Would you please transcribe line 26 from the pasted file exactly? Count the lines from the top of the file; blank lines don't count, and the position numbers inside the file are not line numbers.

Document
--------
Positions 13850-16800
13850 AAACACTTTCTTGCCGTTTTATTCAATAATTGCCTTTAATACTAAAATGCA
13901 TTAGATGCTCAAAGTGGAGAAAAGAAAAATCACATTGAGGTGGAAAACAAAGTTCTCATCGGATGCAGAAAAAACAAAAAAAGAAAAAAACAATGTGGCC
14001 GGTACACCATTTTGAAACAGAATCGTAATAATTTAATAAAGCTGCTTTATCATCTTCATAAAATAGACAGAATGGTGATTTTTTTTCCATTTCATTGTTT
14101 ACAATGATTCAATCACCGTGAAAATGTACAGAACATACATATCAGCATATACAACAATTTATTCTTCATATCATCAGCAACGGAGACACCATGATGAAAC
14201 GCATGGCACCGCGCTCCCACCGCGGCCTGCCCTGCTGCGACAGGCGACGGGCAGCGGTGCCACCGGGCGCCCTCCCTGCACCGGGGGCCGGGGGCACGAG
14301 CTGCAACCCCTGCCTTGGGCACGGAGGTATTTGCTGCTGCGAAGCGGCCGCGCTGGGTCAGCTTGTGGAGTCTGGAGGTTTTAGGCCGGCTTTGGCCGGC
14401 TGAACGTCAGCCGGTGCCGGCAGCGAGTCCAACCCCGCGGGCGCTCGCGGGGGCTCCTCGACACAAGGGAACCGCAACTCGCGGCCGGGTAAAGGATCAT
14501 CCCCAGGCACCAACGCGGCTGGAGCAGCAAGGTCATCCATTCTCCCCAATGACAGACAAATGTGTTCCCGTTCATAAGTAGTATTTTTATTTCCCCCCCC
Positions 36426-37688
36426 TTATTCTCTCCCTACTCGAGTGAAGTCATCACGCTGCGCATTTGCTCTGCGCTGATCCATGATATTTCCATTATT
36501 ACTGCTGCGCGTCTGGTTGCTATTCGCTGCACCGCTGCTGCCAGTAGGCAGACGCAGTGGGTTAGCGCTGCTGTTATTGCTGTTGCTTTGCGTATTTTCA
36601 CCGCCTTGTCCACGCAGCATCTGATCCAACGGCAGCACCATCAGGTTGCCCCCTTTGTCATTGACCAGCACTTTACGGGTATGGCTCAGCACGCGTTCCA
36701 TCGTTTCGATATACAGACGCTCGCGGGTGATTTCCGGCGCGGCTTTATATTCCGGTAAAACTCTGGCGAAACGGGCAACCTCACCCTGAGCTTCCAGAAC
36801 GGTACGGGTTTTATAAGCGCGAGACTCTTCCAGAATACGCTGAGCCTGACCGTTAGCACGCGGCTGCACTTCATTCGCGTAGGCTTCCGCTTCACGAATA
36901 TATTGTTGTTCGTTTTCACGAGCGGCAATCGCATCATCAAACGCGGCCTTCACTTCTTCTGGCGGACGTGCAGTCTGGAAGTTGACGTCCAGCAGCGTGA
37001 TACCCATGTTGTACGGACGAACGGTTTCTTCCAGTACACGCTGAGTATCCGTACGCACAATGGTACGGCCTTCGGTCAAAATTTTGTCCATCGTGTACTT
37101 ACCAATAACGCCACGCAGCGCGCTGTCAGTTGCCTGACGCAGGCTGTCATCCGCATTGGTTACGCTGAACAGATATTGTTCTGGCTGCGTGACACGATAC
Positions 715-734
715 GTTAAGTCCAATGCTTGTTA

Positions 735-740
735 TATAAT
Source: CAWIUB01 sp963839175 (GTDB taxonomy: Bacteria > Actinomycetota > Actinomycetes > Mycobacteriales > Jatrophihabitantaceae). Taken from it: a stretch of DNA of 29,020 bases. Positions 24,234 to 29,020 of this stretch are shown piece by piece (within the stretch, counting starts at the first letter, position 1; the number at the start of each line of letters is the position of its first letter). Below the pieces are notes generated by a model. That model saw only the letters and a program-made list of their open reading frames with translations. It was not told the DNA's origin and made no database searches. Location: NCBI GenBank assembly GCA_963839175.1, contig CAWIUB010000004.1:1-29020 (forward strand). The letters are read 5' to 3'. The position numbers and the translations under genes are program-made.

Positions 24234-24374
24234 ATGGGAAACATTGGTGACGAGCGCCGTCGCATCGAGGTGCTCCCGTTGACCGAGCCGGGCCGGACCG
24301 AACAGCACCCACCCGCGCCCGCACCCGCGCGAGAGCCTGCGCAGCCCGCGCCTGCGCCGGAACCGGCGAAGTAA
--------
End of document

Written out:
24301 AACAGCACCCACCCGCGCCCGCACCCGCGCGAGAGCCTGCGCAGCCCGCGCCTGCGCCGGAACCGGCGAAGTAA